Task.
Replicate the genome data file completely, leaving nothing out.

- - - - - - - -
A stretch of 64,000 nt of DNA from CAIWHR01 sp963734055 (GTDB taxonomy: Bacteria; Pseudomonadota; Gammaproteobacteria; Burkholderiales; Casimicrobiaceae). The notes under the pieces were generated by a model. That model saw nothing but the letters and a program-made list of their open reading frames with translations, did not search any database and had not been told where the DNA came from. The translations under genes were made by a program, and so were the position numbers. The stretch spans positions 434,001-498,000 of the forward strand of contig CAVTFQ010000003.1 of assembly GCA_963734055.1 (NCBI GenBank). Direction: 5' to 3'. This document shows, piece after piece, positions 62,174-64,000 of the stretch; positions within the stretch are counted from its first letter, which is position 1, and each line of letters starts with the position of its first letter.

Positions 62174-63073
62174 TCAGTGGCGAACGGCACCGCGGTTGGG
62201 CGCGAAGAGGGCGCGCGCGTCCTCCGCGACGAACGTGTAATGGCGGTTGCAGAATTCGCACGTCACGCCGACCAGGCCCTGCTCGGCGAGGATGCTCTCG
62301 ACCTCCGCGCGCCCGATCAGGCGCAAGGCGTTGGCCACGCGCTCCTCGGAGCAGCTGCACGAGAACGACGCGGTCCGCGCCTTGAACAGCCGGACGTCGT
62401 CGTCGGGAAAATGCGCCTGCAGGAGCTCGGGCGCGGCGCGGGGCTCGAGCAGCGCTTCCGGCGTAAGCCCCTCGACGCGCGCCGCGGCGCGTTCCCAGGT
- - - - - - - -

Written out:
A stretch of 64,000 nt of DNA from CAIWHR01 sp963734055 (GTDB taxonomy: Bacteria; Pseudomonadota; Gammaproteobacteria; Burkholderiales; Casimicrobiaceae). The notes under the pieces were generated by a model. That model saw nothing but the letters and a program-made list of their open reading frames with translations, did not search any database and had not been told where the DNA came from. The translations under genes were made by a program, and so were the position numbers. The stretch spans positions 434,001-498,000 of the forward strand of contig CAVTFQ010000003.1 of assembly GCA_963734055.1 (NCBI GenBank). Direction: 5' to 3'. This document shows, piece after piece, positions 62,174-64,000 of the stretch; positions within the stretch are counted from its first letter, which is position 1, and each line of letters starts with the position of its first letter.

Positions 62174-63073
62174 TCAGTGGCGAACGGCACCGCGGTTGGG
62201 CGCGAAGAGGGCGCGCGCGTCCTCCGCGACGAACGTGTAATGGCGGTTGCAGAATTCGCACGTCACGCCGACCAGGCCCTGCTCGGCGAGGATGCTCTCG
62301 ACCTCCGCGCGCCCGATCAGGCGCAAGGCGTTGGCCACGCGCTCCTCGGAGCAGCTGCACGAGAACGACGCGGTCCGCGCCTTGAACAGCCGGACGTCGT
62401 CGTCGGGAAAATGCGCCTGCAGGAGCTCGGGCGCGGCGCGGGGCTCGAGCAGCGCTTCCGGCGTAAGCCCCTCGACGCGCGCCGCGGCGCGTTCCCAGGT